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Chemical used in farming found in pregnant women

Chemical used in farming found in pregnant women

INDIANAPOLIS (WISH) — A study by doctors at the Indiana University School of Medicine and elsewhere found a chemical used for farming in the urine of pregnant women.

The chemical, dicamba, is used to kill weeds in soybean fields. According to the U.S. Department of Agriculture, soybeans are one of the most planted crops in Indiana with farmers growing more than 5.5 million acres a year on average.

Phil Ramsey has been a farmer all his life. He has experience in using a sprayer to kill weeds in his fields. One of the chemicals he uses is dicamba. He tells I-Team 8 very strict rules exist on how and when farmers can use it.

“Most of us follow it very closely. I mean, we don’t want to harm our neighbors. We don’t want to harm our family. We’re out here to provide a safe food supply for everybody,” the farmer said.

Ramsey told I-Team 8 the findings of the study are puzzling to him because he can’t see a way for the chemical to make it into people’s bodies. “It’s always concerning when they kind of point the finger toward us because we’re doing everything we can to keep from that possibly happening, and there is other sources for that particular product. It’s used for spraying lawns.”

One possible solution would be to stop using the chemical, which would be concerning for Ramsey. “If they take one away from us, then what would possibly be the next one, and we don’t have very many of these particular type of chemicals to help us kill the tough weeds that are already up and growing.”

Dr. David Haas is spearheading the research into dicamba at the IU School of Medicine. Its research compared two groups of pregnant women. The first group was tested for the herbicide between 2010-2012. The second group was tested between 2020-2022.

“It was just under 30% in the original cohort before dicamba’s use started to skyrocket and now it’s 70%,” the doctor said.

Are those numbers concerning? “It’s concerning in the fact that there is bigger exposure. Now, we don’t know what that exposure means yet,” Haas said.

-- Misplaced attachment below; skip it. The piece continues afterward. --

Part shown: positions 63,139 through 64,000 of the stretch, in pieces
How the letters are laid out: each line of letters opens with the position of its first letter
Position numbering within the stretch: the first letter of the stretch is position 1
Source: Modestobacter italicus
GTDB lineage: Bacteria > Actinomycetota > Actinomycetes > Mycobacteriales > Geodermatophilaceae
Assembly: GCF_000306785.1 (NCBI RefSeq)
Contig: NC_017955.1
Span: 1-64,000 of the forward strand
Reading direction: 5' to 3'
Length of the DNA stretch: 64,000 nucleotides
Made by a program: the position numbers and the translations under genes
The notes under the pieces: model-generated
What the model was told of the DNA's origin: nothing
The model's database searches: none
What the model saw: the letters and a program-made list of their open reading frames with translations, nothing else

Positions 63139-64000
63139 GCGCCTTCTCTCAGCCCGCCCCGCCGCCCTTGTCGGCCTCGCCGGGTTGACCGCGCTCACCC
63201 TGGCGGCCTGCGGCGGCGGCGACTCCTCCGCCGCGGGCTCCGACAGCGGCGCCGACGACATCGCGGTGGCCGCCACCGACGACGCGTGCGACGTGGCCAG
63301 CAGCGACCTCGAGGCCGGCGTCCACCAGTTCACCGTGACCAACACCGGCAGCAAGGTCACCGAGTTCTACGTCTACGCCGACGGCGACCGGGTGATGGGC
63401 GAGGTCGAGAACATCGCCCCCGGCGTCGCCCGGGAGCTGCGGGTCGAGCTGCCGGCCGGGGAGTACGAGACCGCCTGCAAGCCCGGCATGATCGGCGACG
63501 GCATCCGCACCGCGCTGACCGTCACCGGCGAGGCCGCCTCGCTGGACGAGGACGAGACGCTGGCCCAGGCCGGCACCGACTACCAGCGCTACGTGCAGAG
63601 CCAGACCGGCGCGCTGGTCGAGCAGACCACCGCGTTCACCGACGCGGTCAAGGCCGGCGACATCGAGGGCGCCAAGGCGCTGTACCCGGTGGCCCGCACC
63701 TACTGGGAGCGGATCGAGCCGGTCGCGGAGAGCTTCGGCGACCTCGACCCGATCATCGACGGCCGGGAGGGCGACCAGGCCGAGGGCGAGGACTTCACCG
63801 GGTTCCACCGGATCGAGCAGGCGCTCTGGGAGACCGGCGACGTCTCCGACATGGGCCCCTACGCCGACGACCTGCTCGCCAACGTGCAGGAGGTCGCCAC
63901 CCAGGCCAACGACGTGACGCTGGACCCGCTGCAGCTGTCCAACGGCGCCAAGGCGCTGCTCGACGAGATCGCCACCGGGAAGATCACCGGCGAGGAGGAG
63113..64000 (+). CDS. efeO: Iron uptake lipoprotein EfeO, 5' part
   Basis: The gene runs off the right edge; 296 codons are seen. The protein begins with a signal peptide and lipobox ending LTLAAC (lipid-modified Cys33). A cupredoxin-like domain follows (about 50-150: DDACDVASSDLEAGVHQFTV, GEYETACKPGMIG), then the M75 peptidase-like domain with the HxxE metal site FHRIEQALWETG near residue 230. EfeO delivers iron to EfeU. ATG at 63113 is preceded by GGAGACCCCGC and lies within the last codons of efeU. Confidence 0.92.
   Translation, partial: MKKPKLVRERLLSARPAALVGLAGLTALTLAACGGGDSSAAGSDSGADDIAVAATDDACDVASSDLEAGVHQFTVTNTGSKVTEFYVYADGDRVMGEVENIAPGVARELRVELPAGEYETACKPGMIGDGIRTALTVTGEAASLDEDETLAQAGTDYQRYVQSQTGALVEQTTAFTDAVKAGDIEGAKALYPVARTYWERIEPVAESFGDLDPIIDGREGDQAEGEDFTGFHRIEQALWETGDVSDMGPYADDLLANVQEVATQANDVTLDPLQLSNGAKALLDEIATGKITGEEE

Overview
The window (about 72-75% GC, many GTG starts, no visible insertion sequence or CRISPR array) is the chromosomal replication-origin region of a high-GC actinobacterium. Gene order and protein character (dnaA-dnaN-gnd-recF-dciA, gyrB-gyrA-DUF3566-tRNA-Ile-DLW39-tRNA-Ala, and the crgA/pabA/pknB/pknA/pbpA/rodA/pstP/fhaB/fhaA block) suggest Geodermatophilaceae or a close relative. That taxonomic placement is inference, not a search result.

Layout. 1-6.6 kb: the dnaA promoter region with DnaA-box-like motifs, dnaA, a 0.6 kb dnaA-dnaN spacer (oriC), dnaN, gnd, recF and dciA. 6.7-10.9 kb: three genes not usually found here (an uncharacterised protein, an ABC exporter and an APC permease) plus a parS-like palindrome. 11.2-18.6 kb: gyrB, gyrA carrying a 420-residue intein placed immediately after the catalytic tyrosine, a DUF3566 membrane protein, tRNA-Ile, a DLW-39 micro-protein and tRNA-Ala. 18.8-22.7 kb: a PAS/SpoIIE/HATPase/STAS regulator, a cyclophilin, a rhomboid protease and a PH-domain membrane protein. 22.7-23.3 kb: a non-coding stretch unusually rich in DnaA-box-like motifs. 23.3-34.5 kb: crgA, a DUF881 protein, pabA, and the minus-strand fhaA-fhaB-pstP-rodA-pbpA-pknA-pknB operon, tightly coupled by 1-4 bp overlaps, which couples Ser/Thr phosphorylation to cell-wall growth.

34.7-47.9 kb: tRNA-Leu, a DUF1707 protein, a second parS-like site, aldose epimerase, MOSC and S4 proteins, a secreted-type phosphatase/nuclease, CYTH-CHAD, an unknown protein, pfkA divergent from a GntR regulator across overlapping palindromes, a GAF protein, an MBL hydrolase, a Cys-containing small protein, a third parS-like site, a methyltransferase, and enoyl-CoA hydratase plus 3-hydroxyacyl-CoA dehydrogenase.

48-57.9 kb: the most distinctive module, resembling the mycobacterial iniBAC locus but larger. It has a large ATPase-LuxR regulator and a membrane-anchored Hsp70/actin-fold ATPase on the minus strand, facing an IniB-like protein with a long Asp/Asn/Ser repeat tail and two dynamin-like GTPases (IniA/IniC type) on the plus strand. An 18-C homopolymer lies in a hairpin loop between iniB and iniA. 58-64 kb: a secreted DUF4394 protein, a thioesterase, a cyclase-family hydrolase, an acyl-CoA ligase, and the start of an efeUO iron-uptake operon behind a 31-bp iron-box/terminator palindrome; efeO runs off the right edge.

Researchers are worried the herbicide could be causing bad birth outcomes. “Pre-term birth, preeclampsia, gestational diabetes and stillbirth, those are the main ones that we’re looking at,” the doctor said.

The location of where the moms live was also concerning for the researchers. “They’re urban. They’re not living out on farms where you would expect the exposures to be going up,” Haas said.

So, researchers are also trying to figure out how it’s getting into the bodies of pregnant women to begin with. The doctor said, “The U.S. Department of Agriculture has done studies and shown the food residue for dicamba is really not that much, and so it must be coming from either dust that’s floating around, or our water sources.”

Haas tells I-Team 8 he wants to use the study as a springboard for further research to determine if dicamba in pregnant women is having any long-term health impacts for moms and their babies.

The company that makes dicamba, Germany-headquartered Bayer, attacked the study and the people working on it in a statement shared with I-Team 8.

“The dicamba levels reported in this publication are 0.02% of the safety limit that experts at the U.S. EPA established to protect human health. These dicamba levels are not remotely close to any level of concern and, if anything, just reaffirm there is no health risk. It should be noted that the co-author, Mr. Benbrook, has significant credibility issues and clear monetary motivations. Mr. (Charles) Benbrook, who is not a scientist or medical expert, has been a highly paid witness against our company in the U.S. Roundup litigation for years.”